just the tip of the iceberg i am afraid.......5733712506_e0314cac37_z.jpg

woody.

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woody i wish i knew what you were on about - because that might mean i had a hope in hell of mending my own badly functioning little anyang.. as luck would have it i have a friendly neighbour smith who can help me at some point, and i hope that it will all then seem a bit clearer becasue i would love to understand the problem. 

i totally relate to your streams of questions, as i have similar continuous dialogues with myself on many subjects - sometimes youve just got to write it down or tell someone havnt you!?? i will read your thread with my usual mixture of bewilderment despair and interest :)

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So many questions. It would be of keen interest to me to learn a great deal more about Massey clearspace hammers. The graphics on masseyforging.com are too illegible to ascertain air circuitry. The machines in action shown by Phil and john n have me very interested. So when you remarked that they pump only on one side of the pump piston, well, that really caught me by surprise.

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well as far as i know!

maybe i have just been confusing myself! but the feed piston we pulled out of the massey 1cwt when i did my apprenticeship, just looked like an over sized engine piston, two compression rings , gudgeon pin and skirt, and a long conn rod to the crank, so it would be impossible to get air on the down stroke!?!

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Woody, there is a guy here in the US, Mark Krause that broke down the Nazel and Beche' circuitry for all to understand. he put together an excellent booklet describing the double acting action of self contained hammers. look him up on FB, he's always travelling around fixing old hammers.  I know Masseys are unique but I can't imagine they don't share some similarities

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by suck, do you mean air intake, or internal vacuum? and is there a gland on the compressor piston to stop air loss on the down stroke? is this a clearspace only thing? because the 1cwt in slides we worked on definately didnt.....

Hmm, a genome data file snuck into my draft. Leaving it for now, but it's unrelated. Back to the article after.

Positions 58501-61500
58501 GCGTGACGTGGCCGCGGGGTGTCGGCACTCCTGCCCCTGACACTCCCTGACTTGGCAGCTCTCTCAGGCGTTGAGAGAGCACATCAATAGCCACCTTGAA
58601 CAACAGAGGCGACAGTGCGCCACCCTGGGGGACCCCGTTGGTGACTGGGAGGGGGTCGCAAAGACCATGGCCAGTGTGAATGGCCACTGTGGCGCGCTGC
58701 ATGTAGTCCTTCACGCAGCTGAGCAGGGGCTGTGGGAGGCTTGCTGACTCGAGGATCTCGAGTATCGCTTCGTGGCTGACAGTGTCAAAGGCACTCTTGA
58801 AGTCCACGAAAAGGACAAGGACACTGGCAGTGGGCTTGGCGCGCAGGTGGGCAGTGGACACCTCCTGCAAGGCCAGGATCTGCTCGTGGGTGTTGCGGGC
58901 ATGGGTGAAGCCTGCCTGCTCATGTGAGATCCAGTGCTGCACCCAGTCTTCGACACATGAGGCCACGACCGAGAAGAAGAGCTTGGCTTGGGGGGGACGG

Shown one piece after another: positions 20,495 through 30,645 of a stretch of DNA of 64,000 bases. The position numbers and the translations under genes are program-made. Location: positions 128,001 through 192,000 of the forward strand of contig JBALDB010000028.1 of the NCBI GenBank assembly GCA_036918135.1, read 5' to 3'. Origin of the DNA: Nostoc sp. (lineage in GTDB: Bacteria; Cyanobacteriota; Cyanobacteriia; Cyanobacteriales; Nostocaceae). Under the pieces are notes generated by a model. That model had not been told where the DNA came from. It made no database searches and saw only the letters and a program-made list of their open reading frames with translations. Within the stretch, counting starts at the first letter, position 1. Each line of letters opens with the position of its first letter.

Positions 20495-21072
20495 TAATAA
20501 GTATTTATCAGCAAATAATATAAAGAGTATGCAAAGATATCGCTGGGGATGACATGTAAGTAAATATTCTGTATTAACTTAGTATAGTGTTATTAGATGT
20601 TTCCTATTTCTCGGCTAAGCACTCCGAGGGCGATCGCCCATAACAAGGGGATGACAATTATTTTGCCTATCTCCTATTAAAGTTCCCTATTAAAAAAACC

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Right now I believe the clear space Massey design has features that make it distinct from, say, Nazel-Beche.  These distinctions would seem to induce people to consider the clear space machine the epitome of self-contained hammers./  The very long tup and stroke length capability undoubtedly led to its "clear space" moniker.  Its noted durability has to relate to Massey precision of manufacture of that long tup and the bore and piston fit.  Older Nazels seem to always have a problem with bore wear and piston and seal fit./  The spool valve is a superior way to create valves from my research.  Hydraulic systems uniformly use spool valves.  Old steam hammers used spool valves.  It is possible to achieve precise metering with spool valves and that is harder to do with "quarter-turn" valves./  The air reservoir used in a clear space Massey is totally unique amongst self-contained hammer designs so far as I know at present.  In use with the single blow feature, it is possible to segregate the tup from pulsations of the pump, and therefore the machine is operating as a utility hammer/steam hammer.  Here the spool valve is without doubt controlling both in-flow and out-flow, hence the very precise tup positioning and rate of movement.  Because of passageway size and piston size and air pressure, there are obvious synchronization time lags between driver movements of the lever and the tup movements./  Finally, for now anyway, the clear space machines were provided in a wider assortment of sizes than Nazel in the USA.  Conceivably European Beche and other brand machines were made in a larger variety of sizes.